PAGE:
After years and years of students meeting, lobbying, blogging, discussing, proposing and campaigning for the Student Experience Center, the SEC officially passed late Thursday, May 27th.Â The Student Experience Center was approved with a total of 2,056 â€œyesâ€ votes which represents 69 percent of the total.Â There has been much excitement bubbling around campus about the possibility of a Student Experience Center.Â With the recent passing to increase student fees to fund the SEC, the future is bright for student involvement in the heart of campus.
For more information about the Student Experience Center and reactions around campus, please check out the Barometer article (see below), coverage from the Gazette Times and take a tour of the proposed building layout by clicking here.
Want to learn even more?Â Click here to take you to the Memorial Unionâ€™s Student Experience Center site.
Beavers support the Student Experience Center
69 percent of students voted in favor of the new building, which is set to open in 2013
Michelle Ofelt-Issue date: 5/28/10
“The location will strengthen the program, encourage more drop-ins and get more people involved,” Walhowe said. “I think it’ll make a huge difference.”
The Student Experience Center Special Election closed last night, and the results give hope to students and student groups who are in desperate need of relocating.
“At first it was a shock,” said Tiffany Perkins, SEC co-project manager and a junior in housing studies. “This was years of effort, and lots of students put their heart and soul into it.”
A total of 2,964 students voted.
“History is remade,” ASOSU President-Elect Andrew Struthers said. “The MU was passed by student referendum, too. The SEC will be a great thing.”
According to the official instructions on blackboard, 75 percent of the number of voters who participated in April’s General Election had to vote in this special election for it to be valid.
“We needed 2,250 votes, and, as of Thursday, we had the numbers for the ballot to count,” Perkins said.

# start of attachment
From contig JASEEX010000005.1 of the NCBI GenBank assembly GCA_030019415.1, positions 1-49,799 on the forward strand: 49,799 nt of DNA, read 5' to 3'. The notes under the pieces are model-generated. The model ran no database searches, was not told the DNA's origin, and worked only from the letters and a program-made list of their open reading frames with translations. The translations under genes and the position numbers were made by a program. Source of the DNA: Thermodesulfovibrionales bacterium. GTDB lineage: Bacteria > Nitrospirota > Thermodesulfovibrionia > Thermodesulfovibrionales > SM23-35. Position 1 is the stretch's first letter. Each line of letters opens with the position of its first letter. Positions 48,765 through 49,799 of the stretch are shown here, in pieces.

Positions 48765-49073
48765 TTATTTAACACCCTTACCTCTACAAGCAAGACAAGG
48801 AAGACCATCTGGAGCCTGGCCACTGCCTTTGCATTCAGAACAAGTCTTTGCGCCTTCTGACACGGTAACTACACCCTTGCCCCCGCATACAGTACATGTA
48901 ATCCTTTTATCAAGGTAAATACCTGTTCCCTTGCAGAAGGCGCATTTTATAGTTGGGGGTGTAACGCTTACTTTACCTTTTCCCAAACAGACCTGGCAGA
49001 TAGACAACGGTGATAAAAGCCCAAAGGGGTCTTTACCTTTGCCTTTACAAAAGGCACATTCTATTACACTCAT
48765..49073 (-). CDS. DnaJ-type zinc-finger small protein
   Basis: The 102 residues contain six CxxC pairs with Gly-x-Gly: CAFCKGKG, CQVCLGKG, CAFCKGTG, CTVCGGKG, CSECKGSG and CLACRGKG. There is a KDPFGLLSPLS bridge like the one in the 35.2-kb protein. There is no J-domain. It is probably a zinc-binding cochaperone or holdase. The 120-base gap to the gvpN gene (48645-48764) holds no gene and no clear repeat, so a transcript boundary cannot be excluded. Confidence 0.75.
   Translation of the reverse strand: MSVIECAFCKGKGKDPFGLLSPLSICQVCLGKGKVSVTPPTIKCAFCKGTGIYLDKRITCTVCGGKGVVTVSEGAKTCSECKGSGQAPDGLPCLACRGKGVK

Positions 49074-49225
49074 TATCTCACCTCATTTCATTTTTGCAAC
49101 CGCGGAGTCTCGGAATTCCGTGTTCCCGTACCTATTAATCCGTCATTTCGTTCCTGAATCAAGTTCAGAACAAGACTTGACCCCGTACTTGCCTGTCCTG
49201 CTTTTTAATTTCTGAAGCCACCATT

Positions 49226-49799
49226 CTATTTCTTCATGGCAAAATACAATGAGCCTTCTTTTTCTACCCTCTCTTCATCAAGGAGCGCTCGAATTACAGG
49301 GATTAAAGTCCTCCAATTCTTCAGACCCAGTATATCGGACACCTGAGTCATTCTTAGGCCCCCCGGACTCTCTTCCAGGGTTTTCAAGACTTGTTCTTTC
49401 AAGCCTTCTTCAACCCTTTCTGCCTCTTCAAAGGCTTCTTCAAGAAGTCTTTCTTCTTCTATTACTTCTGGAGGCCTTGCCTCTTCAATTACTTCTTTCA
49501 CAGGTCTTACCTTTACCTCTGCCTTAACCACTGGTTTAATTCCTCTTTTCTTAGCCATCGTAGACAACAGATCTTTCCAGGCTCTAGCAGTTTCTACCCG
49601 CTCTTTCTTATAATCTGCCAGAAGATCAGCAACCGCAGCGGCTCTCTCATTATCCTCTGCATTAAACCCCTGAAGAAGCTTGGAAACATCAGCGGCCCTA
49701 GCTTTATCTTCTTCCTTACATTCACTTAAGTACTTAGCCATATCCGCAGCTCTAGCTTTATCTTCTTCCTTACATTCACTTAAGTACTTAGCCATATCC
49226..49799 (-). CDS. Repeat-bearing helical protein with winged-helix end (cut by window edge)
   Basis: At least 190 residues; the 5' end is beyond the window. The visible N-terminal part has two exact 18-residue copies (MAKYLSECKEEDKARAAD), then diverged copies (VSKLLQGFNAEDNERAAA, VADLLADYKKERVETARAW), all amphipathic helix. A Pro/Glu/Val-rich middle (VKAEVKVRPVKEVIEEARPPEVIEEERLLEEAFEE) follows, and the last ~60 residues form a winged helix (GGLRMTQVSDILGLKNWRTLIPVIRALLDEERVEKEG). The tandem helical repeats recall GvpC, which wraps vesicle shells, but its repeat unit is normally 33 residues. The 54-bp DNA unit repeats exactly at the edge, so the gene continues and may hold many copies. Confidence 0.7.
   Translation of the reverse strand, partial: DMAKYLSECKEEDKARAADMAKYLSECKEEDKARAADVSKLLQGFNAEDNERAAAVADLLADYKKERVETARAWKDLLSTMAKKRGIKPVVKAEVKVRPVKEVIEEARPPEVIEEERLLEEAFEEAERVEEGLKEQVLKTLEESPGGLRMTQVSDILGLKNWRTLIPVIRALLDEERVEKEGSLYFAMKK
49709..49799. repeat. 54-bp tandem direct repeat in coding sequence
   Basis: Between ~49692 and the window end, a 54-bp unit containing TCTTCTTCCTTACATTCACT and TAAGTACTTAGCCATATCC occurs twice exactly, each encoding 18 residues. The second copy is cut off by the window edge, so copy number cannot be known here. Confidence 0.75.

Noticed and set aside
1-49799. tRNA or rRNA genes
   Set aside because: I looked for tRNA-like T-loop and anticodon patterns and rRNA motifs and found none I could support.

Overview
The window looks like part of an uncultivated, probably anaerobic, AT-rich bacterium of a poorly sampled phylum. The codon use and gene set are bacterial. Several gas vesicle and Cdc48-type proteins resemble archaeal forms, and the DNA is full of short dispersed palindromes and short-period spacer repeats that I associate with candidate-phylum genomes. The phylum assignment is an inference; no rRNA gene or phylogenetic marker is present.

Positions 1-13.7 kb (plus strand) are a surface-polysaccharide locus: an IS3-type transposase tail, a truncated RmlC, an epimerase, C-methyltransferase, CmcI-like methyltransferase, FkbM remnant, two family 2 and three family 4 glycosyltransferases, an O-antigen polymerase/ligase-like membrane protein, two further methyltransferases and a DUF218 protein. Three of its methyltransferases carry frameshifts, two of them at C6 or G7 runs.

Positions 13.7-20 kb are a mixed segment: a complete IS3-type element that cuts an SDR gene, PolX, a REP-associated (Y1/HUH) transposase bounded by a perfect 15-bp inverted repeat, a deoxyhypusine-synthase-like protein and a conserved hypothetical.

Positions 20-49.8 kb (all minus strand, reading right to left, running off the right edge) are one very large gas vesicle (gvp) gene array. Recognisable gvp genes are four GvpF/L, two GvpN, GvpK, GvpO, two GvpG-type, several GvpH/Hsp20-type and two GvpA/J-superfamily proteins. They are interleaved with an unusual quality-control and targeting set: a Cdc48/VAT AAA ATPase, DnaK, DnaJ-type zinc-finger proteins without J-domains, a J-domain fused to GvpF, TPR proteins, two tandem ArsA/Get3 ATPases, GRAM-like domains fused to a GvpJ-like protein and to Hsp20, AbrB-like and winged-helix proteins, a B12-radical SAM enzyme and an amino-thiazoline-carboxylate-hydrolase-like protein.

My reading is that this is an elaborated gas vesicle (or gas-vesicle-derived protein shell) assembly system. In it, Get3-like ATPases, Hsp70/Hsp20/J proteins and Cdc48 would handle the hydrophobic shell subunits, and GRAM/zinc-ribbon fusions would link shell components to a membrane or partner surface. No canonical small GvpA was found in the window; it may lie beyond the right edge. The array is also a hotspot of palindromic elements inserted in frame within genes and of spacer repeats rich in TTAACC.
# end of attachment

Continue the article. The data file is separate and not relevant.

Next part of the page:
For the SEC to pass, it had to receive 51 percent “yes” votes. Students overwhelmingly supported the building with 2,056 votes in favor.
“Our main goal was reaching out to the 18,000 fee-paying students and having genuine support,” Perkins said. “It passed for everyone who saw the bigger picture rather than just the building.”
The student center will provide more visibility for student groups and offer them an opportunity to work together.
“Snell is condemned, and we need to find a place for every club and organization in it,” said Struthers, a senior in finance and business information systems. “It will give students a place to go, too.”
The passing of the SEC measure ensures a smooth transition for existing student organizations in Snell Hall and provides future student groups a modern, safe place they can call home.
“Since we provide facilities for student groups, passing the vote means we have resources to give them a modern building that will be safe and accessible to all,” said Michael Henthorne, director of the MU and educational activities. “It will be in the center of campus and have some public space. Right now, Snell has none, so students don’t have a reason to go there.”
Now that the measure passed, student leaders are looking forward to the future.
“The next step is hopefully to find places in the SEC for the existing programs in Snell Hall and reserve space for future programs,” said Kevin Schock, ASOSU vice president and a junior in political science and philosophy. “We need to utilize space in a way that best serves the students, because once the building goes up we can’t change it.”
Upperclassmen may never step foot in the SEC, but they can rest assured their votes made a difference for others.
“I’m really excited the student body decided to leave a legacy,” said Jorge Michel, MU president and a junior in construction engineering management. “This could potentially be our MU. The voter turnout is an accomplishment in itself.”
Some students were unhappy to pay more in student fees, which will go into effect in the fall of 2011, with construction beginning in 2012. But others see it as an opportunity worth paying for.
“I voted ‘yes’ Wednesday night,” said Kaitlin Coffey, a junior in nutrition. “I think the new SEC would be good for all the activities, and I don’t think the student fees are that much.”
The central location of the new building is a major attraction. The Community Service Project believes relocating to the SEC will increase visibility and collaboration.
“The SEC is the single best thing to happen to CSP right now,” said Jared Walhowe, an Americorp volunteer at the CSP. “The CSP will relocate to the SEC, and we will have a much more visible location. Just based on the design of the building, we’ll have a centralized location of involved activities where we can facilitate cooperation with different student organizations.”
The building plans are intended to familiarize the student body with student groups.
As alwaysâ€¦.thanks for reading!